However, the existing workforce will be safe as deputy leader Anne Stirling confirmed the local authority will not be looking at compulsory redundancies.

Ms Owen added: “If we had the full compliment it might be a different matter but we haven’t got that. It would be harsh if we had to go down that route.”

The council receives help from farmers and contractors across the region to help shift snow from the roads.

However due to the increase in fuel prices, the rate charged per hour for this winter season has increased by 28% for farmers and 26% for contractors.

But as the council doesn’t have the staff to cover all of the region’s roads, it relies on the “valuable” extra help and isn’t planning to cut this down either.

Ms Owen said there is a belief amongst residents that the local authority should clear every road and pavement in Aberdeenshire.

But realistically, this is something that is not possible.

“Currently the expectation is that the council should do everything and we just cannot do that,” she stated. “We have to prioritise in that respect and there are winners and losers.”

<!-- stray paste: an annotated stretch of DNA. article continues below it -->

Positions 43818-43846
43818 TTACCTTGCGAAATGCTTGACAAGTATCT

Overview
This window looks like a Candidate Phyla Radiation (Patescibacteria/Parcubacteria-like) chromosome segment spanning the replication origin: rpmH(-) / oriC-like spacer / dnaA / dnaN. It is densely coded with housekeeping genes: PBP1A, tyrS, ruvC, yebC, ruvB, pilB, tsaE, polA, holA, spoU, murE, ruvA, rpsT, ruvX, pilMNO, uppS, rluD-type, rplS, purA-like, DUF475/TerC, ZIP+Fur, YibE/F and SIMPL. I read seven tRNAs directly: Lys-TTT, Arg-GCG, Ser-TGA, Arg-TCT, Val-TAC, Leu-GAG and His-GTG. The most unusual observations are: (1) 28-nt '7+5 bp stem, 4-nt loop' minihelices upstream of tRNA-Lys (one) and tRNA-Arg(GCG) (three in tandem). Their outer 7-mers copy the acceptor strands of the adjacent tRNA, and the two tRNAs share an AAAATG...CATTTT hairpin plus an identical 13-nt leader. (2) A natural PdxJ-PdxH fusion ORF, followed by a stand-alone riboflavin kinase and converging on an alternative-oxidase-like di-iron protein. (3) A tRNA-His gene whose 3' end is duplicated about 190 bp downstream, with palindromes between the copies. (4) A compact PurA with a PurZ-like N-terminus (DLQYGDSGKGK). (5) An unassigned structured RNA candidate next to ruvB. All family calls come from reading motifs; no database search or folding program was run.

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Meanwhile deputy leader Anne Stirling suggested that residents should partner with the council and lend a hand in their own communities.

She is encouraging people to sign-up to its volunteer snow warden scheme.

Residents can also do their bit by applying for a public grit bin or requesting a salt top-up through the myAberdeenshire site.

Meanwhile, the local authority is responsible for the upkeep of 1,311 bridges – this equates to one every 2.7 miles.

Inspections of the region’s bridges are carried out every year to assess their condition and to identify if any maintenance or replacement work is needed.

What services matter the most to you and where do you think savings could be made?

To share your thoughts, access the budget engagement survey by visiting engage.aberdeenshire.gov.uk/aberdeenshirecouncilbudget-2024-25.